Health Ministry to examine 6,000 victims of Sungai Kim Kim toxic fumes incident

Health Ministry to examine 6,000 victims of Sungai Kim Kim toxic fumes incident

The Health Ministry has formed a medical team to examine about 6,000 victims from the Sungai Kim Kim toxic fumes incident in Pasir Gudang, according to a report by news portal The Malaysian Insight.

The report stated that the team, consisting of officers from the Institute for Medical Research and Johor Health Department, will provide early intervention treatments for patients showing signs of sickness.

“Symptomatic patients will be given early intervention during the follow up period. Information and various types of data are currently being collected to ensure that a comprehensive and thorough study is conducted,” the report quoted a source as saying.

The report further quoted, Health Minister Datuk Seri Dzulkefly Ahmad as saying that the intent was to focus on the long-term effects of the exposure on the victims.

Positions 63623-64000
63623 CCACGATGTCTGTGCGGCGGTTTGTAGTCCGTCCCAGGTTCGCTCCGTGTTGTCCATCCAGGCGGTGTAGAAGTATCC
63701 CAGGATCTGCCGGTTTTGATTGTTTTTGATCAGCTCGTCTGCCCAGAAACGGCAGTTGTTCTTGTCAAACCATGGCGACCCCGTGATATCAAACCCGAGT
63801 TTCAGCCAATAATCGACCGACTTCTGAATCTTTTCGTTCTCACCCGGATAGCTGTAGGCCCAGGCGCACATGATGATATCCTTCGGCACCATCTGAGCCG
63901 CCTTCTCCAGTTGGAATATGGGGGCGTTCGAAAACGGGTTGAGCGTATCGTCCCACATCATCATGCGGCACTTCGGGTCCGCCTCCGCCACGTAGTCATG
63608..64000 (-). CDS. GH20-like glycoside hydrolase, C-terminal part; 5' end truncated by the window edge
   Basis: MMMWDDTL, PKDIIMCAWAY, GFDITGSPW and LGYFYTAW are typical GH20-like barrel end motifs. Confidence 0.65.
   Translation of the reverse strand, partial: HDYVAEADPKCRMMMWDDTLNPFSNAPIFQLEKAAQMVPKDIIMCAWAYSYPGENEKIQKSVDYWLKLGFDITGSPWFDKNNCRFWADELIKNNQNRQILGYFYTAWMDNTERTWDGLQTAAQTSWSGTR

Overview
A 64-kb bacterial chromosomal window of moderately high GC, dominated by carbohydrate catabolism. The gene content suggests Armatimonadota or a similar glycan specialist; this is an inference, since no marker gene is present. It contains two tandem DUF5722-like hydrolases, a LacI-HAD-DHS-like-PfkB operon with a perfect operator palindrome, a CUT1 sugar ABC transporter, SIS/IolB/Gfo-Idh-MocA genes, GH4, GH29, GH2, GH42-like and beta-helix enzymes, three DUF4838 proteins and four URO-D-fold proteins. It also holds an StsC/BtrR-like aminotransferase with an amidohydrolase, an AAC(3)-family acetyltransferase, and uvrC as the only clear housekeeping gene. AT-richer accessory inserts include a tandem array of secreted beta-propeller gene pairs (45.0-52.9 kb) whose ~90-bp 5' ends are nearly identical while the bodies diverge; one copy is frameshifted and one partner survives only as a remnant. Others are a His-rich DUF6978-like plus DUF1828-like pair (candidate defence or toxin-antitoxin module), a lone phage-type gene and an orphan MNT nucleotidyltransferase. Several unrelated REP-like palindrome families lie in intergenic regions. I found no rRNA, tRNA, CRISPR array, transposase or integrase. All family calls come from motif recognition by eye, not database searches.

“When we get an opportunity like this, we must take the chance to follow through and conduct cohort studies.

“What needs to be determined is the long-term impact on the victim, whether the individual is at risk of getting cancer or affects their reproductive system,” he said.

On March 8, the Johor Department of Environment investigators identified the chemicals as marine oil waste, which is usually used to lubricate marine engines. The oil emits flammable methane and benzene fumes.

Exposure to high quantities of methane reduces oxygen levels in the body and can result in organ damage, including to the brain and heart, as noted by the Canadian Centre for Occupational Health and Safety. Methane gas can also irritate the eyes.

Benzene, on the other hand, causes cell dysfunction, according to the United States’ Centre for Disease Control and Prevention (CDC).

It can alter blood levels of antibodies; leading to the loss of white blood cells, causing damage to the immune system; and preventing bone marrow from producing enough red blood cells, which can lead to anaemia.


 APHM 2019

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